Question: What is your opinion of dealer-applied upholstery protection? It can be expensive - can I do the same thing myself with a can of Scotchgard?

Answer: Often, this is a "package" purchase offered to new-car buyers. It usually includes rustproofing, paint protection, and upholstery/fabric protection. The advantage to the buyer is that the cost of this package can be rolled into the purchase price/financing of the vehicle and becomes a very small part of the monthly payment.

You can certainly protect both the interior and paint yourself - apply the Scotchgard aerosol and give the body a good coat of wax or sealant every six months. If you live where road salt is used, rustproofing may make sense if you plan to keep the vehicle for its entire 10- to 15-year service life.

Q: I inherited my dad's '98 Buick Century with 140,000 miles. The transmission shifts smoothly during warm weather. Last winter, upon cold start-up, the car did not want to move very fast. The engine would rev but the car moved slowly. As soon as the engine warmed up, it was fine. Any advice?

A: A sluggish response from the transmission on a cold start typically means one of two things: low hydraulic pressure or sticking hydraulic valves. Because of the potential damage from slippage when cold, my suggestion is to add half a can of SeaFoam Trans-Tune to the transmission fluid, drive the vehicle for a couple of weeks, then have the transmission professionally serviced - drain, flush, new fluid and filter.

Q: My C5 Corvette has the "Service ABS system" and "Service Traction Control" lights on in the dashboard DIC [driver information center]. It has 43,000 miles on it, and these lights are now on full time. A scan tool identified an EBCM [electronic brake control module] fault. The traction control won't shut off. I've scoured the Web and Corvette forums, and apparently GM isn't manufacturing this part anymore. Used parts seem to be outrageously priced. Several companies state that they can repair the EBCM but that may be suspect. Have you had any experience with this particular issue?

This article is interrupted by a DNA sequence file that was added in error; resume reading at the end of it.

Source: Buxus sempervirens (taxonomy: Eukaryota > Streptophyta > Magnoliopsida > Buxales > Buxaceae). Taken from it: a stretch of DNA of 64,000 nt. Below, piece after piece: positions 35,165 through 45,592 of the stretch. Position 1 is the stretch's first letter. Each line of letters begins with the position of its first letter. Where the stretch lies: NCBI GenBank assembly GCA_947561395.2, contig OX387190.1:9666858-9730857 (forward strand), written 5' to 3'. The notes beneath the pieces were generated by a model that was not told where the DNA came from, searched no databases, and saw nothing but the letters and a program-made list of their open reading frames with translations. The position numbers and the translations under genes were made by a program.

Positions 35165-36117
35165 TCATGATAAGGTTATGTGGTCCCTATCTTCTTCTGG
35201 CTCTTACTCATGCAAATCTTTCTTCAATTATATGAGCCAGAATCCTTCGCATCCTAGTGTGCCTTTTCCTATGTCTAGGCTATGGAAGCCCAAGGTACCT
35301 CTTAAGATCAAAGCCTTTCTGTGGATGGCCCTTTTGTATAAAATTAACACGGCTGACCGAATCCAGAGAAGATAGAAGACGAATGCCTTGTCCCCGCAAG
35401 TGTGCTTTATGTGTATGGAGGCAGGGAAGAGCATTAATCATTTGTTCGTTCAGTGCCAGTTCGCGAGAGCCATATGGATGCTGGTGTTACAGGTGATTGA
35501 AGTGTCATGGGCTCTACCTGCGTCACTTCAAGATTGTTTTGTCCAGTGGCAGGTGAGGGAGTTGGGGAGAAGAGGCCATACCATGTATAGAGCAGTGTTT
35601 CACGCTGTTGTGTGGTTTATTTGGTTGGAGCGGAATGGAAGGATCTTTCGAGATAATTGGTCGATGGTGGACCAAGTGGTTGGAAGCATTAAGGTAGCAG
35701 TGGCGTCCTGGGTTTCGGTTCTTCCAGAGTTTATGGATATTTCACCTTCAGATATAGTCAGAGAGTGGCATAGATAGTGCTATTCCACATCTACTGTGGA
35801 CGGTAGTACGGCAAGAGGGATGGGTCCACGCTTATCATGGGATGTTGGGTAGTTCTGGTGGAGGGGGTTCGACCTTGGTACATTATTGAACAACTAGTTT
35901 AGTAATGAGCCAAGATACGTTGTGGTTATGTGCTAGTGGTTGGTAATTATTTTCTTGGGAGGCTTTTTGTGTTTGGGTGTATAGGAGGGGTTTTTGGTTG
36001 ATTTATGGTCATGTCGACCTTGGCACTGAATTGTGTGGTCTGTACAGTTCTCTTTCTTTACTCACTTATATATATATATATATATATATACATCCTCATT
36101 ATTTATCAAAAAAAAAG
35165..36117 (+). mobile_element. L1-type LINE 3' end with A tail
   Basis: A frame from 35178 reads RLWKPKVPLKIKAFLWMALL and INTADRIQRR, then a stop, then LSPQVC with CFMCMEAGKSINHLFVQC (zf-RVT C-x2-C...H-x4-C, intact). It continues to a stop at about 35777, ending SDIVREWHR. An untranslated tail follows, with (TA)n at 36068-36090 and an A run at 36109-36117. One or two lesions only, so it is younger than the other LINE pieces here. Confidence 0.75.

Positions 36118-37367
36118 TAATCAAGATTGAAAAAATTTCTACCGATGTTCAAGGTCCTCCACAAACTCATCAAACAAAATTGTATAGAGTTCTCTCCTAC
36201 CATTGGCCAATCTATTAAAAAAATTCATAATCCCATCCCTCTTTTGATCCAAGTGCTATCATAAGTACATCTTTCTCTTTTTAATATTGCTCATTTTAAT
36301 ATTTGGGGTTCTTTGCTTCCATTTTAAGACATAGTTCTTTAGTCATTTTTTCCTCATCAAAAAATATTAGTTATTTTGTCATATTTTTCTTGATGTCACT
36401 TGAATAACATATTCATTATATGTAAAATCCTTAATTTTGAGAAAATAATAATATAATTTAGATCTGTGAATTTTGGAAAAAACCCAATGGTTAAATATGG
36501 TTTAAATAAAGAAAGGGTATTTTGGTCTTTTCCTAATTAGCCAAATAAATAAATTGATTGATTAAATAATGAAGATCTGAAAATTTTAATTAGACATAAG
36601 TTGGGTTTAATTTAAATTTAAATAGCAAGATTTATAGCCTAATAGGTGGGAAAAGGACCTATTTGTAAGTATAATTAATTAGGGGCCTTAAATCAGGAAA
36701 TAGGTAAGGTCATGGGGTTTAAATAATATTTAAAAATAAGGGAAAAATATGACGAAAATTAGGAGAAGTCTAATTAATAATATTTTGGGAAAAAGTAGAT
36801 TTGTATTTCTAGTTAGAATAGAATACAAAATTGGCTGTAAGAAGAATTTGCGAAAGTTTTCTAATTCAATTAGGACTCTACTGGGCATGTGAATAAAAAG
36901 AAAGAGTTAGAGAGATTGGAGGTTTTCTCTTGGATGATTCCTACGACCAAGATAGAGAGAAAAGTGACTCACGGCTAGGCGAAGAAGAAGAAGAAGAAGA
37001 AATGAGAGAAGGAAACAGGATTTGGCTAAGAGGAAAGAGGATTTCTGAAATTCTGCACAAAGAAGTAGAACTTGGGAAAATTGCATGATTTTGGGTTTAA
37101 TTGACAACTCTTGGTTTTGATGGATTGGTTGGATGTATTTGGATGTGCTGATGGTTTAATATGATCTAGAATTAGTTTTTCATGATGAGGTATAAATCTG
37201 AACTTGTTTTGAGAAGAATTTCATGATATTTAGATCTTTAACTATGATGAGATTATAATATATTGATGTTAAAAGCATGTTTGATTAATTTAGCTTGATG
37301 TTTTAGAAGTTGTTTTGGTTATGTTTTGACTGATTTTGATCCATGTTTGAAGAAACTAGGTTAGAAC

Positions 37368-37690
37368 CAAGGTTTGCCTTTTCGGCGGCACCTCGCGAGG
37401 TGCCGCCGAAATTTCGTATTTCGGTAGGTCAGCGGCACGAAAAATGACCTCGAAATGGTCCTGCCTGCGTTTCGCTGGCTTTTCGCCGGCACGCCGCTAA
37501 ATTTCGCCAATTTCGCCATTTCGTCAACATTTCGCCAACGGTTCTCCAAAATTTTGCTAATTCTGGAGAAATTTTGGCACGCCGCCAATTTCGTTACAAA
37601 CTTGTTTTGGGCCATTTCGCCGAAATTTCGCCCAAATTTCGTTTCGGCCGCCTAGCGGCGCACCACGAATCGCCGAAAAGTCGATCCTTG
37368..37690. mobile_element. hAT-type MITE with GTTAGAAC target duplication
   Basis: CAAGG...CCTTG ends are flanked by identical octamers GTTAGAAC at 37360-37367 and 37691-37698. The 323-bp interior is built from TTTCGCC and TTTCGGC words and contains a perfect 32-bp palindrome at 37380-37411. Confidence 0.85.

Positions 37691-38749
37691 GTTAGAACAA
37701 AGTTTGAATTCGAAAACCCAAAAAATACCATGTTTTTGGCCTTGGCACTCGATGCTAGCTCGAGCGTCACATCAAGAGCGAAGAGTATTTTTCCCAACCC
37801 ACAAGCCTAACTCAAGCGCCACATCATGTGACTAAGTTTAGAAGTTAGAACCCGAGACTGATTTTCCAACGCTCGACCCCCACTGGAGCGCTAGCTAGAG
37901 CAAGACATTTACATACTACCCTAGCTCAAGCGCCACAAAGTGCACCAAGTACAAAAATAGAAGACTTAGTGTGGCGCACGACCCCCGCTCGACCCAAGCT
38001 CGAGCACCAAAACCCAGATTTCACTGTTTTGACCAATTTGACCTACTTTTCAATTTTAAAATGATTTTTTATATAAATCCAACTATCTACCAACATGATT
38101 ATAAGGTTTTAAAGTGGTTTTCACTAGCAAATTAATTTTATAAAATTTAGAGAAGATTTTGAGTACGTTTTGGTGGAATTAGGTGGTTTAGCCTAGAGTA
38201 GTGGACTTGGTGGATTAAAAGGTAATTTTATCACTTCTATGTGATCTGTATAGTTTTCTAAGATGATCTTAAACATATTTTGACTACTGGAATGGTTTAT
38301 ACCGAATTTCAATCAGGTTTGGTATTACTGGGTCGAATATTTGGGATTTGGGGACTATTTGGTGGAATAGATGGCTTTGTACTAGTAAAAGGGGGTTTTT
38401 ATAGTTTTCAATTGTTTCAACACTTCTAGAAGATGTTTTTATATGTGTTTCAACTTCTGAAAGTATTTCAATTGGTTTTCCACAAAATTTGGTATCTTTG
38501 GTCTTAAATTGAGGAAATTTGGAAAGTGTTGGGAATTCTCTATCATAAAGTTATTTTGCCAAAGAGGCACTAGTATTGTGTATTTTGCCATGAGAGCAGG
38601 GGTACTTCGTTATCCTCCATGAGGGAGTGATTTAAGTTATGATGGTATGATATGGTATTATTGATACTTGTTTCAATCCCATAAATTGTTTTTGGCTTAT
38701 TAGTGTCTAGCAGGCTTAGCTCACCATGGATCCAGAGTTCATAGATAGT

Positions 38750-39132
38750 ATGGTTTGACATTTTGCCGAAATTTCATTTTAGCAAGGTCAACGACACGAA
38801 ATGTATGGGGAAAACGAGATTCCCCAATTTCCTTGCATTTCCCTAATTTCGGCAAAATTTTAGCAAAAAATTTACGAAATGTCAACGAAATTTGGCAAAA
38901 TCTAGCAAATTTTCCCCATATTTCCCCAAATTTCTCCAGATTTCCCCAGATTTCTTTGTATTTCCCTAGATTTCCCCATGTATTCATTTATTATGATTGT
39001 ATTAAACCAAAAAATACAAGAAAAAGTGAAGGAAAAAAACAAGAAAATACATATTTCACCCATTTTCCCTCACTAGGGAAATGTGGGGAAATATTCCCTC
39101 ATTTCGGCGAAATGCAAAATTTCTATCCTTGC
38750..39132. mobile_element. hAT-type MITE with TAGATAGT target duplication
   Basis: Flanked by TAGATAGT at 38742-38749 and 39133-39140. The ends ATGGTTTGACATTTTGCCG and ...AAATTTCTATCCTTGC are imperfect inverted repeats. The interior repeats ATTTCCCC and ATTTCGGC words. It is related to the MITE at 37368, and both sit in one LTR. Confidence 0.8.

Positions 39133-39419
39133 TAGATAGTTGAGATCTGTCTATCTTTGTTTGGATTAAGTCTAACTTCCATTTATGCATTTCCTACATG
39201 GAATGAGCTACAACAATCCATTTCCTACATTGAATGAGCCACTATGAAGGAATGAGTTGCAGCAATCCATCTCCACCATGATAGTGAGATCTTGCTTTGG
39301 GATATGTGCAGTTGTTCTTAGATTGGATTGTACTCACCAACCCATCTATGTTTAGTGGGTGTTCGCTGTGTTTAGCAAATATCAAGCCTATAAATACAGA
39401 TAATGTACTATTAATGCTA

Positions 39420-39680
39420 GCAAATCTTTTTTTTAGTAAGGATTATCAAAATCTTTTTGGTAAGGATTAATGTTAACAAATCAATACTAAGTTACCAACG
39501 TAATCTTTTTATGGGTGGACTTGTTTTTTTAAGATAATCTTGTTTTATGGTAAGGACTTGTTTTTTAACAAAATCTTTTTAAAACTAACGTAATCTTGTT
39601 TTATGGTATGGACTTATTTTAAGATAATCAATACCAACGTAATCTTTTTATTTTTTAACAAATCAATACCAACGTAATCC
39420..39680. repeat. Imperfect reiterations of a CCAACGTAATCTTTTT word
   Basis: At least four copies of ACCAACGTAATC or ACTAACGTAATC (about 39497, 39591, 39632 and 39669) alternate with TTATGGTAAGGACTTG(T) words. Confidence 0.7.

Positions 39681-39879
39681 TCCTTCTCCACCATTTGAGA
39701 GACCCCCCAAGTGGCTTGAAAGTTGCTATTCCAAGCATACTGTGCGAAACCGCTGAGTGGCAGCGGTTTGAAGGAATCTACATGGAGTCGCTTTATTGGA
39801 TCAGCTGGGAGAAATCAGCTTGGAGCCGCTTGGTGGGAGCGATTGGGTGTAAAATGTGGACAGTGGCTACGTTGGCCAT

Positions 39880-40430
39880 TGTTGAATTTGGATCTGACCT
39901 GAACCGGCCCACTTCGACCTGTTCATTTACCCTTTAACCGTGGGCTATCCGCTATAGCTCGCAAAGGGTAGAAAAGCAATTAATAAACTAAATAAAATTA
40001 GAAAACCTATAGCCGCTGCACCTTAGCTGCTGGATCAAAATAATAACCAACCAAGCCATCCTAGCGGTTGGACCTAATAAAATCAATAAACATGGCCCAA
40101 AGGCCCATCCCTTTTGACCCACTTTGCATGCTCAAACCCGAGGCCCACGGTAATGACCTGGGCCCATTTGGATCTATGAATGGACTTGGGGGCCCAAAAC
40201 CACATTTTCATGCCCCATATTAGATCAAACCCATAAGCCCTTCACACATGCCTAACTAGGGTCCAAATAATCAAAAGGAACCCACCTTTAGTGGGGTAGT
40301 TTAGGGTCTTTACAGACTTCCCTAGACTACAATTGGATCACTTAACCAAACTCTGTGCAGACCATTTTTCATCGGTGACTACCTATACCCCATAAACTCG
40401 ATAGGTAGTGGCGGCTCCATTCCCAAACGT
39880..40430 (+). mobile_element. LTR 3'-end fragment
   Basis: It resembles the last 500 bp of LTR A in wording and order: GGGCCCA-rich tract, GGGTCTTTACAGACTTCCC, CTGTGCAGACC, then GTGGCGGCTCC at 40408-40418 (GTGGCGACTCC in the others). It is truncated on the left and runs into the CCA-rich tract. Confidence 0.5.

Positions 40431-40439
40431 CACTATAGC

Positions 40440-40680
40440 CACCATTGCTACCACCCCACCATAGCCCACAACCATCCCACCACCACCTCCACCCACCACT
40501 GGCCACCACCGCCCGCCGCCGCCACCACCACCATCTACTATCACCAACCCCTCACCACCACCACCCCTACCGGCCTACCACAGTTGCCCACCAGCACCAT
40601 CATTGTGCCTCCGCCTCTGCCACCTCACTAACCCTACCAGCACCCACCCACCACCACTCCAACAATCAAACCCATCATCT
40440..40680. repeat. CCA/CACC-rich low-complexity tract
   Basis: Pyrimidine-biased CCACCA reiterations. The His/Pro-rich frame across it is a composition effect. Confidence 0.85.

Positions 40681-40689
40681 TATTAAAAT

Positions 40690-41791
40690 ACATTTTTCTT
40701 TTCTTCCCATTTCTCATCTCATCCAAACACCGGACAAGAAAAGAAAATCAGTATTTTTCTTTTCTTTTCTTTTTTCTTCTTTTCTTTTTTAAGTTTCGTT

A: I have. My 2007 C6 developed an EBCM fault where the traction-control warning light was on permanently. Fortunately, the extended warranty covered this expensive repair. If I recall correctly, the specific fault code indicated a problem with the brake pressure sensor, an integral part of the EBCM. I always wondered if this part could be serviced independently, but the warranty negated the question.

First, can you determine whether the fault is in the EBCM - the computer/control module - or in the BPMV, the brake pressure modulator valve assembly? It is possible to replace either half of the unit.

At this point, you have several options. Drive the car as is - not the best answer because the ABS and traction control are nonfunctional even though the hydraulic-service brake system is intact and fully functional. You could purchase a used or remanufactured EBCM or, if you can find one, a new old stock (NOS) unit.

A new EBCM is listed at just over $1,000 in my ALLDATA database. I found one NOS unit for under $900 on eBay, and used units anywhere from $300 to $2,500, depending on whether it's the entire assembly or separate EBCM and BPMV components.